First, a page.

I recently attended a funeral where the pastor was not acquainted with the deceased, or the family. Beforehand, he’d been in touch with the family via email to learn something about the woman who was to be buried. He asked for stories.
At the graveside, he recounted stories, wove them into his funeral services–sometimes the whole story, sometimes just a reference. I could tell these stories made a difference.
I wonder how many of us hope for a narrative that makes sense at a funeral. That the person who died had a story of their life–one that seemed to have an arc, a climax, a purpose. While we often choose a minister who personally knew the deceased or at least the family, I can understand how much more a family who doesn’t know the minister might be yearning for him/her to speak a narrative of a life they knew, even if he didn’t. And what pressure on a minister to create that from stories and testimonies.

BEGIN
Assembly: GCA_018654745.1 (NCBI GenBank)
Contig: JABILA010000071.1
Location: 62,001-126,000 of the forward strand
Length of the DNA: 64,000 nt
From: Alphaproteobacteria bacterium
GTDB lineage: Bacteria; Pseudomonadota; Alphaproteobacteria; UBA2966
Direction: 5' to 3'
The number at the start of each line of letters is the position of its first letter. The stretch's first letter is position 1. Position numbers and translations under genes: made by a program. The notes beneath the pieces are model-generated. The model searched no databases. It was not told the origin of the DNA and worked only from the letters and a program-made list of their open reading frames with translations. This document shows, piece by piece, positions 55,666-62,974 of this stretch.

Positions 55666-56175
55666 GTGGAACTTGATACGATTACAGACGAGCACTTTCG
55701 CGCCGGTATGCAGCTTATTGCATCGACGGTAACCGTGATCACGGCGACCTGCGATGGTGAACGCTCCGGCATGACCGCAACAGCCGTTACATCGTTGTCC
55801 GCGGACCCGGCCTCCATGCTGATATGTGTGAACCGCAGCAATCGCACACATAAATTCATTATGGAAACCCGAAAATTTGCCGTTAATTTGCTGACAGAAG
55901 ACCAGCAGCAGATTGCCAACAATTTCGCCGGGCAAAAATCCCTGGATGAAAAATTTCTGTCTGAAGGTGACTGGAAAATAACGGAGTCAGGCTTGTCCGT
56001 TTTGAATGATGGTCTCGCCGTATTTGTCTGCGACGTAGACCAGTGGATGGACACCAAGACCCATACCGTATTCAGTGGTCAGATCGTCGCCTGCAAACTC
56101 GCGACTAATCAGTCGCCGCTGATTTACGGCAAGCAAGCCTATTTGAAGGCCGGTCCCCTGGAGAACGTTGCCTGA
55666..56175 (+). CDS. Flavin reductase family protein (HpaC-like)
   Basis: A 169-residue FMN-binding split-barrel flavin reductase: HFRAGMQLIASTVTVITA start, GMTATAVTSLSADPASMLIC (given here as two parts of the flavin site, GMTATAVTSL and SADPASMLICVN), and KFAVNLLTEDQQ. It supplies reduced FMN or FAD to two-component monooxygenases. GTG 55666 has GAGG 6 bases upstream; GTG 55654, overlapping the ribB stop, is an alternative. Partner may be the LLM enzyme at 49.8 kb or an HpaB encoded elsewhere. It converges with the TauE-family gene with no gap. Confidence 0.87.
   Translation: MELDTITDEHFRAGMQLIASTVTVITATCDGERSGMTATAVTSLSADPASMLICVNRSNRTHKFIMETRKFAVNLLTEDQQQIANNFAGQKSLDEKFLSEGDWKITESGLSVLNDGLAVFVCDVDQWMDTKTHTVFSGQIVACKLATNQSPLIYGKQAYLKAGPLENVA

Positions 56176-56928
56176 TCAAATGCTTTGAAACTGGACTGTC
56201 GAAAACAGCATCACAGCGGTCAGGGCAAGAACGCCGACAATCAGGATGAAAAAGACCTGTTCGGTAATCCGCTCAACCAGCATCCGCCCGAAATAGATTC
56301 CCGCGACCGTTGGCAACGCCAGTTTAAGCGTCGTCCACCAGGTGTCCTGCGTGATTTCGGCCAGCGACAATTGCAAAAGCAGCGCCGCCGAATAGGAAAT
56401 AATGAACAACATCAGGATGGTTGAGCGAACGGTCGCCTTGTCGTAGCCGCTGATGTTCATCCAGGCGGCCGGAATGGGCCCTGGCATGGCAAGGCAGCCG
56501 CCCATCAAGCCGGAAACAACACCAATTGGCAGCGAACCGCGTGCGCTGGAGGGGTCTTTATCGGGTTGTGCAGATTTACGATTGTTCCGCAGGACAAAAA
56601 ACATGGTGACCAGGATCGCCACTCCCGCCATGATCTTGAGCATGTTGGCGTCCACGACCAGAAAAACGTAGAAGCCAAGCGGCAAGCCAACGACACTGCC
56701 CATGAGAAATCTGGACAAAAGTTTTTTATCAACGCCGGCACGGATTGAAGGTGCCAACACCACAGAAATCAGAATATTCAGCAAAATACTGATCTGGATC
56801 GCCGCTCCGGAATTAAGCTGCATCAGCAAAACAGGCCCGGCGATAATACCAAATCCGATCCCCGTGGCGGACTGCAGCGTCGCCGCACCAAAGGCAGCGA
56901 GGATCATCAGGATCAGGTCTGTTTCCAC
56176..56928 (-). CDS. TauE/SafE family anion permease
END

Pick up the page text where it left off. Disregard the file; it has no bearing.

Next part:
But still I was awed by the feeling that he successfully gave back to them a story of their mother–a life they recognized, complete with purpose and narrative arc, as if it had been written by her, or by God himself. And how they seemed satisfied by that story–as if the completion of a story gives us closure.
Certainly those of us who are living hope that our lives are creating a story with a narrative arc. I’m thinking I should jot down some notes for a minister here about what my story was–just in case he needs some pointers.